April 8, 2009, could not have been more wretched for Philip Martini: The date marked the third anniversary of his son's death in Fallujah, Iraq, and a steady, cold rain fell on Lincoln National Cemetery in Elwood, Illinois, where his child, Marine Lance Cpl. Philip Martini, lay buried.

As he emerged into the dampness from his warm car, Martini noted both the solitude of the burial ground and the absence of visitors, except for two who appeared to be standing near his son's grave.

On closer look, the couple were at Philip's grave.

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Martini did not recognize them but he was about to meet a man who would give his life renewed purpose – the sailor who treated Philip during his last dying moments.

"This was the corpsman who tried to save my son's life, this was the corpsman who was over my son's body [in the photos I'd seen of my son's death]," Martini told an audience recently in Washington, D.C.

According to Martini, the men talked, and he learned that the former sailor, whom he only referred to as Woody, was having difficulties getting a job as an emergency medical technician.

He had not received any offers, despite his extensive military experience.

"I thought 'No problem.' I'll call the chief, cut through red tape, get him in. That's when I found out about the impediments corpsmen and medics face when they get home" Martini said.

The Gold Star father went on to establish the nonprofit "Heroes to Healthcare" to help military medical personnel get jobs in civilian health care positions.

The problem mainly facing the roughly 8,000 medics and corpsmen who served in Iraq and Afghanistan, according to Martini and others who spoke at the American Legion's National Credentialing Summit on Wednesday, is that state-based credentialing and licensing requirements are inconsistent and don't necessarily take the troops' vast experience into account.

The past few years have seen new programs pop up to assist veterans transfer their skills into civilian health jobs, largely in response to the 2011 Hire the Heroes Act, which required the Labor Department to work with states to allow military training to be considered for certain licenses and certifications

But obstacles, especially in the areas of education, training and state participation in programs, remain, according to those at the summit.

"If these skilled medics can provide primary care in a combat zone, certainly they can provide care in the civilian setting," said Randy Danielsen, dean of the Arizona School of Health Sciences.

The Defense Department has made a number of changes since it consolidated its schools for training enlisted military medical personnel in 2011. Improvements at the Medical Education and Training Campus in San Antonio, which instructs about 12,500 Army medics, Navy corpsmen and Air Force medical technicians a year, include a uniform curriculum that teaches recognized skills and partnerships with colleges across the country that take METC courses and skills into account for veteran students.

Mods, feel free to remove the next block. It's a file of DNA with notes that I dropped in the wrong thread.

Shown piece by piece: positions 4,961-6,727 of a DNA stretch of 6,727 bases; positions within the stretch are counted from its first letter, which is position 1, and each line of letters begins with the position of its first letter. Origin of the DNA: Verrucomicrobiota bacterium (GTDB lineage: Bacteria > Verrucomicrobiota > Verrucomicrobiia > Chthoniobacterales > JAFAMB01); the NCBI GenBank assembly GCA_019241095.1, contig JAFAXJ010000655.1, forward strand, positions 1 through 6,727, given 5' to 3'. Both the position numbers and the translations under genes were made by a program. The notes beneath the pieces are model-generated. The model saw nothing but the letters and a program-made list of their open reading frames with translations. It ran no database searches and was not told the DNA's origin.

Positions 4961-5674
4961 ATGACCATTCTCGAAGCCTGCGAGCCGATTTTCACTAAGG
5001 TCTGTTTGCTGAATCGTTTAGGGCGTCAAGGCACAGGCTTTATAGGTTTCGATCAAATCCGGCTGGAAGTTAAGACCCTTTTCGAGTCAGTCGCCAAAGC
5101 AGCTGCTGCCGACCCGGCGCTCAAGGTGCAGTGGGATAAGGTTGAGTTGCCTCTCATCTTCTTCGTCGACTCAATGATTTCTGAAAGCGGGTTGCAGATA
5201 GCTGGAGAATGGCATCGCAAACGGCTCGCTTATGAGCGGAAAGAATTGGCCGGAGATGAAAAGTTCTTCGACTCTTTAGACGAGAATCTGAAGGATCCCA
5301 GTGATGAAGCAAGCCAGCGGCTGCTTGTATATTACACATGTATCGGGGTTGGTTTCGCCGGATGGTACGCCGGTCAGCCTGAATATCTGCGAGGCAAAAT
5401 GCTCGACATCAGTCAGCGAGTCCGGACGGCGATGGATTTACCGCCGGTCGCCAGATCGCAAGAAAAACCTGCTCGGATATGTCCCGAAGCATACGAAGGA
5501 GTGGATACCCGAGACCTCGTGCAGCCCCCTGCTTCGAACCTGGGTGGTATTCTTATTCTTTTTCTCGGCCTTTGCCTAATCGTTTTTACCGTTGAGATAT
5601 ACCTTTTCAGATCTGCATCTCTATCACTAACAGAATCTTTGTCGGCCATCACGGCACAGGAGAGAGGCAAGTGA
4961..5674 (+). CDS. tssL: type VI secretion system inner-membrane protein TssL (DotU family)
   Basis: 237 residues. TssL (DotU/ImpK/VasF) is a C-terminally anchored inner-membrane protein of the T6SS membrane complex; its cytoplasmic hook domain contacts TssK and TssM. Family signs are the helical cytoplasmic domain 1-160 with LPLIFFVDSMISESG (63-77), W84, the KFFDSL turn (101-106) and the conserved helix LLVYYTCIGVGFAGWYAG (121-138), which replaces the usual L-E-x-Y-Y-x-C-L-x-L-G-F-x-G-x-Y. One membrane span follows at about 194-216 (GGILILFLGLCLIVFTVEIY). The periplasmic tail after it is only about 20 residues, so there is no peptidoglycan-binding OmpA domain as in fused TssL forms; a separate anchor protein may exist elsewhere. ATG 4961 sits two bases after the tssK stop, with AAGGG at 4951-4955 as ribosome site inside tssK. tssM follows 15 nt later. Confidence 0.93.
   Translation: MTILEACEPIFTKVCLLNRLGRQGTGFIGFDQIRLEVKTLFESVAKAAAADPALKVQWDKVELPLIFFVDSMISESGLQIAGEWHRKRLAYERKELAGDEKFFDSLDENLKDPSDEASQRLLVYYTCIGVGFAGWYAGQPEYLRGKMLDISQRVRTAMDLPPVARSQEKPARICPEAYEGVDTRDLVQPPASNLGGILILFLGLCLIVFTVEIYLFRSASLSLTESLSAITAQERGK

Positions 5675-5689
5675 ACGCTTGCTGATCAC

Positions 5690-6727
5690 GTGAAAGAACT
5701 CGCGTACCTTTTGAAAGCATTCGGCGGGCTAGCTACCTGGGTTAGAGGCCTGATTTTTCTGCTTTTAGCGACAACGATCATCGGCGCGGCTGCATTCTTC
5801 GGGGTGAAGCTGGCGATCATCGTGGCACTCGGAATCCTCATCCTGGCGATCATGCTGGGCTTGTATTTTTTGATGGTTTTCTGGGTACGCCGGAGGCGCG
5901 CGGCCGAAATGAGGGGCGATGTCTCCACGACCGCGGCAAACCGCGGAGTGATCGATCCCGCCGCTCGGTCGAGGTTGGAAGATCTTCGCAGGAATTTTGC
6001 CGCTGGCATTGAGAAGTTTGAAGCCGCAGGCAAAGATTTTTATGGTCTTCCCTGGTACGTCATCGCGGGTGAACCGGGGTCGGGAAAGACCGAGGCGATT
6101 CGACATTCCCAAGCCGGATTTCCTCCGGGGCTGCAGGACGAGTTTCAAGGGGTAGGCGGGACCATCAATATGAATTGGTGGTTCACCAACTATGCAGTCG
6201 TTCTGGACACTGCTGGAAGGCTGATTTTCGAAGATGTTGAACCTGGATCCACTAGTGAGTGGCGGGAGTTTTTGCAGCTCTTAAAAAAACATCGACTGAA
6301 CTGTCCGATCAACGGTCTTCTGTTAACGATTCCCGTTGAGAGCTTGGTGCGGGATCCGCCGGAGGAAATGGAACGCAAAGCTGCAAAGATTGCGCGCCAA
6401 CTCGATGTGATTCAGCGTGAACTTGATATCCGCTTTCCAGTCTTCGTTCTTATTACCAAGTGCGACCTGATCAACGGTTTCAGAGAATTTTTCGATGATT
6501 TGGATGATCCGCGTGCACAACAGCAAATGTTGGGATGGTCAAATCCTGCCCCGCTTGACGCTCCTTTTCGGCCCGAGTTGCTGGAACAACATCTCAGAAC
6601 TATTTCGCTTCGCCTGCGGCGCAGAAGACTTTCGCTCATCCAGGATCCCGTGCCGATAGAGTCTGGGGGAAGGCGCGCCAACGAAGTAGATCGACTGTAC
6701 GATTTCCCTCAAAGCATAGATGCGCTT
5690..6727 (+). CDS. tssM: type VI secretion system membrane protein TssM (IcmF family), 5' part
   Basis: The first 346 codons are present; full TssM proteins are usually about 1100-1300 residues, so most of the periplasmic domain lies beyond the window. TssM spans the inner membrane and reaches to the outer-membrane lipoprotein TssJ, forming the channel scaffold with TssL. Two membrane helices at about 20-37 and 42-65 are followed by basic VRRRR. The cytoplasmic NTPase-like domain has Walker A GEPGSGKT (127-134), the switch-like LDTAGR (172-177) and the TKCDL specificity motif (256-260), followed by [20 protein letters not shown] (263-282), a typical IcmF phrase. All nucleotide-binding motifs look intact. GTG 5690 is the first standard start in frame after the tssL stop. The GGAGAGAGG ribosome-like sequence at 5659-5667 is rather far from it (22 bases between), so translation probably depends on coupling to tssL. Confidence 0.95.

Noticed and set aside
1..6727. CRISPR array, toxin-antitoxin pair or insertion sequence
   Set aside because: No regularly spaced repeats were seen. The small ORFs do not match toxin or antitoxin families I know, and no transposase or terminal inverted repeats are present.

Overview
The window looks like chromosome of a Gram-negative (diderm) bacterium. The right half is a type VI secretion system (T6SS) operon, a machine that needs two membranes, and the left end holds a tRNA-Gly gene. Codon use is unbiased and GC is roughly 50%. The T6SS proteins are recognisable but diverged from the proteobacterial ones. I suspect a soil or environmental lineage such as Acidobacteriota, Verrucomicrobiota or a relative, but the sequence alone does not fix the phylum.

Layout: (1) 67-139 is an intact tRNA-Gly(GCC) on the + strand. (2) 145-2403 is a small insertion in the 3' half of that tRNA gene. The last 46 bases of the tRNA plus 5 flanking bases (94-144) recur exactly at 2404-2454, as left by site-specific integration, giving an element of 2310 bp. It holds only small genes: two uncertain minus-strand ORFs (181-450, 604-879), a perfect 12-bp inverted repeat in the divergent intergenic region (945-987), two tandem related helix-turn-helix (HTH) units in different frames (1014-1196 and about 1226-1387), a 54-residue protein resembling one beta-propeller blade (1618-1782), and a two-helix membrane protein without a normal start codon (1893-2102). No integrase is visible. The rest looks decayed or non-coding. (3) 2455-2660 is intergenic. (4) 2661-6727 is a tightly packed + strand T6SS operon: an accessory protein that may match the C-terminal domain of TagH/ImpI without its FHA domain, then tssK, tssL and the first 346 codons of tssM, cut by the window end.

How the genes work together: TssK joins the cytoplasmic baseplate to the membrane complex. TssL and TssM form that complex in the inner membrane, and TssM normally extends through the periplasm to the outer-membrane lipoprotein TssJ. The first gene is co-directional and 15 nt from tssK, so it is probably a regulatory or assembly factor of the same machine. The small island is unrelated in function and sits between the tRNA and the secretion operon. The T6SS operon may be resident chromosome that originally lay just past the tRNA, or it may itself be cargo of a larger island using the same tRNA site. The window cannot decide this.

At the Veterans Affairs Department, a pilot program was introduced two years ago at 15 sites that hired 45 medics and corpsmen as "intermediate care technicians" in some VA hospitals and clinics, providing them jobs and a pathway to earn advanced training and degrees, according to Karen Orr, with the Veterans Health Administration's office of nursing services.

The ICT program, which allows veterans to use their combat-honed skills to run triage and assist physicians in treating patients, has proved successful and 33 additional VA facilities have requested to take part.

"We are now in the process of expanding the ICT role as a permanent specialty [employment] classification," Orr said.

Some states also are stepping up to the plate, speakers said. The National Governors Association oversees a program in six states to help service members earn credentials in three health care fields – as a licensed practical nurse, an EMT/paramedic or other occupations like physical or occupational therapy.

And as the two-year demonstration project comes to a close, NGA is crafting a blueprint from the experiences of participating states – Illinois, Iowa, Minnesota, Nevada, Virginia and Wisconsin – for other states to implement to help green-light credentialing for veterans who qualify.

On Wednesday, Sen. Bill Cassidy, a Republican physician from Louisiana, introduced a bill that would provide grants to states that work to simplify EMT certification for medically trained veterans.

The bill mirrors bipartisan legislation already introduced in the House by Rep. Adam Kinzinger, R-Ill., and Rep. Louis Capps, D.-Calif.

"Veterans trained as emergency medical technicians in the service should not have to repeat the training that they've already had … This is about jobs, easing transition to civilian life and providing emergency services to fellow Americans," Cassidy said.

Another program that helps veterans transition to nursing programs is managed by the Health Resources and Service Administration, an agency under Health and Human Services.

The Veterans to Bachelor of Science Nursing program provides grants to schools to fast-track medical personnel to a nursing degree, giving them credit for their military work and granting some leeway on grade point average requirements.

Veterans advocates said they hope someday the transition for enlisted medical personnel to civilian health jobs will be as simple as it is for military doctors, who move easily to civilian positions and are considered doctors regardless of where they live.

Martini urged state governments, academic institutions and veterans organizations to get involved and improve the job prospects for these former service members.

"There's no more rewarding work than to provide gainful employment for these returning veterans," Martini said.